DOD Health Care:

Better Use of Malpractice Data Could Help Improve Quality of Care

HRD-87-30: Published: Jun 4, 1987. Publicly Released: Jun 4, 1987.

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Pursuant to a congressional request, GAO reviewed how the Department of Defense (DOD) utilizes medical malpractice information to improve the quality of medical care and reduce the risk of malpractice.

GAO found that: (1) although DOD collected some data on malpractice claims, the data did not include information on potential claims or specific providers responsible for inadequate care necessary to identify patterns of recurring medical problems; (2) DOD did not systematically provide malpractice information or educational case studies to the services for quality assurance or risk management purposes; (3) service regulations varied concerning the definition of a potential claim; (4) DOD did not investigate all potential malpractice claims; and (5) DOD needed a centralized system to collect and analyze known medical care problems and focus attention on corrective and preventive actions.

Recommendations for Executive Action

  1. Status: Closed - Implemented

    Comments: DOD Directive 6025.17 includes a definition of potential claims and requires central reporting to the service level, but not to DOD except on an aggregated basis. No specifics are given concerning what data about potential claims should be reported and reviewed.

    Recommendation: The Secretary of Defense should direct the service secretaries to issue regulations adopting the revised definition of potential claims and requirements for inclusion in the centralized malpractice information system.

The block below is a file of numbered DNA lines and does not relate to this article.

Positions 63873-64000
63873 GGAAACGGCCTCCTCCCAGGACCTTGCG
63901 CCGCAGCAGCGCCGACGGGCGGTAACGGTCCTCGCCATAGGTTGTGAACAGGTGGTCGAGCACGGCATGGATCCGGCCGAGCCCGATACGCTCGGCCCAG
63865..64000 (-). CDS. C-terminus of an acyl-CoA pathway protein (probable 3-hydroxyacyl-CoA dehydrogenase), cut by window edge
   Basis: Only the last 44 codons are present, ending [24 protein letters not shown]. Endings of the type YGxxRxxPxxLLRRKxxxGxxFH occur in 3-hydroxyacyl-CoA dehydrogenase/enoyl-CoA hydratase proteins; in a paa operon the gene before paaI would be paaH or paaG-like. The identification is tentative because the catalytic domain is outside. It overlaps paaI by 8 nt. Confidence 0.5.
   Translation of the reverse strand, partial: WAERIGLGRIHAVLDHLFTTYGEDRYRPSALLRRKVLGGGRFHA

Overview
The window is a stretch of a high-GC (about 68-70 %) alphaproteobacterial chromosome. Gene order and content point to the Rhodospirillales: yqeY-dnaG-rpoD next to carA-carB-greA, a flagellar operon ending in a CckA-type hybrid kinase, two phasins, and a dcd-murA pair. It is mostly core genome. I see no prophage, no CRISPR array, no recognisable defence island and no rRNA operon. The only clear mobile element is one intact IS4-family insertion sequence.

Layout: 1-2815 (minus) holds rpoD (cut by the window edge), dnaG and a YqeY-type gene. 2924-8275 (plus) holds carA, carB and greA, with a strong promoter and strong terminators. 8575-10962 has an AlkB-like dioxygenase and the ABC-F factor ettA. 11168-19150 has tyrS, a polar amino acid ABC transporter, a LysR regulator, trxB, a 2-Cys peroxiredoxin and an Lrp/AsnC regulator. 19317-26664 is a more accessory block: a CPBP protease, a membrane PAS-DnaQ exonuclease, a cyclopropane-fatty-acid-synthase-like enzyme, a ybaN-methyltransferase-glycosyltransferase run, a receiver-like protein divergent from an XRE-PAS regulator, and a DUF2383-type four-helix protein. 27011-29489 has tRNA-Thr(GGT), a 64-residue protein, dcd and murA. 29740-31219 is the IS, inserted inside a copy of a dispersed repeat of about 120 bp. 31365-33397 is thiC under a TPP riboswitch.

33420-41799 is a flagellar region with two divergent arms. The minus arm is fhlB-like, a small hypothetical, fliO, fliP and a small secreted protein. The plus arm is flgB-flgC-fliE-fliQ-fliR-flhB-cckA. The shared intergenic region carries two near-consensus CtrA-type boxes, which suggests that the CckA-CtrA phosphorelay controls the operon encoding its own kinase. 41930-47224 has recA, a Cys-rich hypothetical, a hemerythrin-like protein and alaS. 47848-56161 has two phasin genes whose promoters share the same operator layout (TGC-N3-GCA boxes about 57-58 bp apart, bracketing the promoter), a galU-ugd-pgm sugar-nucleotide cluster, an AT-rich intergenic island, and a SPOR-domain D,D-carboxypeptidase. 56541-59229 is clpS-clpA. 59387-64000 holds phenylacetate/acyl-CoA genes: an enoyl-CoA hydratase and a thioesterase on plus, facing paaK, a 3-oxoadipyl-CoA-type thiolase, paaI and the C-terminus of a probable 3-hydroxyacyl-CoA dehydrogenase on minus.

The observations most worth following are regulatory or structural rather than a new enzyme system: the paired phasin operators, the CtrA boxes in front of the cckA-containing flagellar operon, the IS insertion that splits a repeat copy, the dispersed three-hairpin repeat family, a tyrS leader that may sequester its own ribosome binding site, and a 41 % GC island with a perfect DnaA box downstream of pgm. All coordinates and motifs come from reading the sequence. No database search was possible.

Agency Affected: Department of Defense

  2. Status: Closed - Not Implemented

    Comments: DOD Directive 6025.17 states that military departments are to ensure evaluation of claims regardless of whether the patient is active duty or civilian status. However, the evaluation is at the hospital level only. DOD believes that a claims service investigation is only necessary if litigation is possible. Active duty members cannot file suit.

    Recommendation: The Secretary of Defense should direct the service secretaries to issue regulations requiring that malpractice incidents involving active duty service members are investigated through the claims system in the same manner as incidents involving nonactive duty beneficiaries.

    Agency Affected: Department of Defense

  3. Status: Closed - Implemented

    Comments: Definition of potential claims is included in DOD Medical Quality Assurance Directive 6025.13. This directive also requires potential claims be included in hospital databases for analysis and that data be reported to the service level for review and inclusion in the annual QA report to DOD. DOD actions do not call for central DOD-level tracking of potential claims.

    Recommendation: The Secretary of Defense should direct the Assistant Secretary for Health Affairs, in conjunction with the service secretaries, to establish a consistent definition of potential claims and consistent requirements for forwarding potential claims investigations to a central agency for inclusion in a centralized malpractice information system.